Budgeting for school, family and your sanity
Bills can pile up faster than dirty dishes on Thanksgiving. Just when you've paid one, another hits your mailbox -- then another and another. And if you're in debt already, the last thing you want to do is add a student loan bill to the mix.
But with the economy in a lull, education may be just what you (or your son or daughter) need to get that next raise or move into a more stable and/or lucrative career. The following tips can help you find ways to make college affordable -- and then craft a plan to settle your student debt once you've graduated.
Student loans: The big picture
FinAid, a website devoted to educating students on scholarships and financial aid, reports that over $100 billion in federal education loans and $10 billion in private student loans are created every year. Furthermore, the site reports that in June 2010, student loan debt exceeded credit card debt for the first time ever. Whether you're thinking about going back to school or you've already made the commitment to hit the books, you have every right to be worried about this impending debt tidal wave.
Learn student budget basics now, not later
With the stress of applying for college, choosing classes, and remembering how much work it takes to write a four-page essay, your impulse might be to put off thinking about your budget until the loans go to collections.
Bob Gaudry, a College Funding Advisor at College Funding Professionals, notes that failing to anticipate the cost of paying back years of student loans can make those loans pile up on one another, compounding interest rates and making your life harder once you're out of school.
"Sure, in a perfect world all debt would be avoided," Gaudry says, "but as that is not an option, practically speaking, these days one needs to be able to make wise choices between debt options available."
- Budget Tip: Federal student loans should be at the top of your list of financial aid options. They come with lower interest rates and other perks, and count as "good debt" in Bob's book. Try to avoid paying tuition with a credit card if you can.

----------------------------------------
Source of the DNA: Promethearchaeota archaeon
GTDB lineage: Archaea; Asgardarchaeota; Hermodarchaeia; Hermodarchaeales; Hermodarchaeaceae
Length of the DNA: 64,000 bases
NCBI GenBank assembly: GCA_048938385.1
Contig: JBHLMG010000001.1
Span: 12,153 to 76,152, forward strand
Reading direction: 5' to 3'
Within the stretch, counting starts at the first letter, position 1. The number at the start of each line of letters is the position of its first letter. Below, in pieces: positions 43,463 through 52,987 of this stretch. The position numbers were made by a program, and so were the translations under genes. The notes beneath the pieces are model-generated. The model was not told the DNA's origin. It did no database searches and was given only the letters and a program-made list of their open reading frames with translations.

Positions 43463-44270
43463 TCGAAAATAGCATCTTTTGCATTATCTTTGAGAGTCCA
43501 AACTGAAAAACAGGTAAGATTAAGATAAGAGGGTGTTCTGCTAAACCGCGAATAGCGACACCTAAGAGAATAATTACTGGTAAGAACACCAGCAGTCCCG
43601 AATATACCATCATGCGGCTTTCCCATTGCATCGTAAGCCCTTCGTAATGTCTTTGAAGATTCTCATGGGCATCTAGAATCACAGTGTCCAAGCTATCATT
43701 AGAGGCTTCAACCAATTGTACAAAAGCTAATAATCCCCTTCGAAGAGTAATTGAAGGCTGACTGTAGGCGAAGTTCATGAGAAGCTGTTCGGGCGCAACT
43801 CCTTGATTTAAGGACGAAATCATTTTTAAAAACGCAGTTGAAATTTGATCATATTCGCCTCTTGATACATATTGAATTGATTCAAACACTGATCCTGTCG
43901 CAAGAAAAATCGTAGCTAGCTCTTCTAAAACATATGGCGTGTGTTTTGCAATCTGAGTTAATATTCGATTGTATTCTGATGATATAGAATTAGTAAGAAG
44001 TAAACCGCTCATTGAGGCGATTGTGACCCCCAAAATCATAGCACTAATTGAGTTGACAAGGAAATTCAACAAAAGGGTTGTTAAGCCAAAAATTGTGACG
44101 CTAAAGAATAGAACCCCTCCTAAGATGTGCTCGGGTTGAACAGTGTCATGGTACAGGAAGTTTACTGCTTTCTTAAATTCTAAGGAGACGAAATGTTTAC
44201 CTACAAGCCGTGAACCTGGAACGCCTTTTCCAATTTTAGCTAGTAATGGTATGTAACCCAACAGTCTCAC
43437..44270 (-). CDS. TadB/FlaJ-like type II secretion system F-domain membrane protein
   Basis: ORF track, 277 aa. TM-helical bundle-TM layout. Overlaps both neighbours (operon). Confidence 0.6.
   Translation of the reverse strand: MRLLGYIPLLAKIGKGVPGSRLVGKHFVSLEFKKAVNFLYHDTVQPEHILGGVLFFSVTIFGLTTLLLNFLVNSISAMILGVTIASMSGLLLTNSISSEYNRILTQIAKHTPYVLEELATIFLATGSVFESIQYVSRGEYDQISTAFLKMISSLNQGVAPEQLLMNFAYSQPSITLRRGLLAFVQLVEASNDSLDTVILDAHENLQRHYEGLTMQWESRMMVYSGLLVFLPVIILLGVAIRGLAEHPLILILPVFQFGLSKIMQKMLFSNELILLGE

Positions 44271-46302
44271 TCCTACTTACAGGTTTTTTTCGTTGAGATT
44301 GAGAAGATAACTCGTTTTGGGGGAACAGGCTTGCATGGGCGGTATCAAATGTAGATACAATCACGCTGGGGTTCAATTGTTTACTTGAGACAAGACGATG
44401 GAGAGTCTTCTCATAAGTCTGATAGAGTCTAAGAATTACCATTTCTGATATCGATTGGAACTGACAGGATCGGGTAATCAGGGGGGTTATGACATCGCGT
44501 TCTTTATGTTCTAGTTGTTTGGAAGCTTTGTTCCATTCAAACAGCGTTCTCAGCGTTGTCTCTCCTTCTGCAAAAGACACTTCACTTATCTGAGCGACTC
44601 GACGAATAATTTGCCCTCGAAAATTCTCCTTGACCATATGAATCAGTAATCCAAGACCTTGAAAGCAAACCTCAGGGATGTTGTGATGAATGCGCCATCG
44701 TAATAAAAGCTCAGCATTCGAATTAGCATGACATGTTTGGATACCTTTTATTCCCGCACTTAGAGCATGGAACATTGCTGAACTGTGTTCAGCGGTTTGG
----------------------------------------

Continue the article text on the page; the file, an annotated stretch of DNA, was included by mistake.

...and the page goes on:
Mamas, don't let your babies grow up to be debtors
As hard as it can be to budget for your own college education, saving up for your child's schooling while they're spending the money on pizza and nights out might be even more frustrating. Jeff Gordon, Founder of business consulting firm InterActive99 and a proud dad to 18-year-old student at NYU, suggests tough love.
"I've proven in the past that if my kid breaks the budget she's on her own," says Gordon.
- Budget Tip: Help your college kid break the semester into costs, including food, fun money and supplies like printer ink.
"We pay for housing and load up the food budget on the cafeteria credit card," says Gordon. "The rest is loaded on a bank debit card." This avoids getting your kid into credit card debt before he or she is even old enough to get into a bar.
Get the financial aid department on your side
Hint: baking them a plate of cookies probably won't work, but the financial aid department at your school should be ready and willing to show you ways to reduce your debt before you even take any on.
"Work with any one of the growing number of financial college funding advisors that can help families legally reduce college costs and increase eligibility for aid," says Gaudry, adding that advisors help you "use the pieces in [your] 'arsenal' to play this tactically challenging game of chess that obtaining an affordable college education has become."
- Budget Tip: Go into the budgeting session prepared, with tax returns, income estimates and loan information. And sure, maybe a plate of cookies.
Get creative with your funding options
If there's any way to work while you're in school and pay as you go, you get the dual benefit of graduating with a job and less debt. For even more help, snag a job that includes tuition reimbursement benefits for employees. Certain government jobs even come with loan forgiveness programs or other provisions.
Budgeting your time to earn a degree is only part of the college challenge. But with a smart move here and a budget plan there, you can avoid sinking in the mire of student debt, whether your budget is for yourself or your child.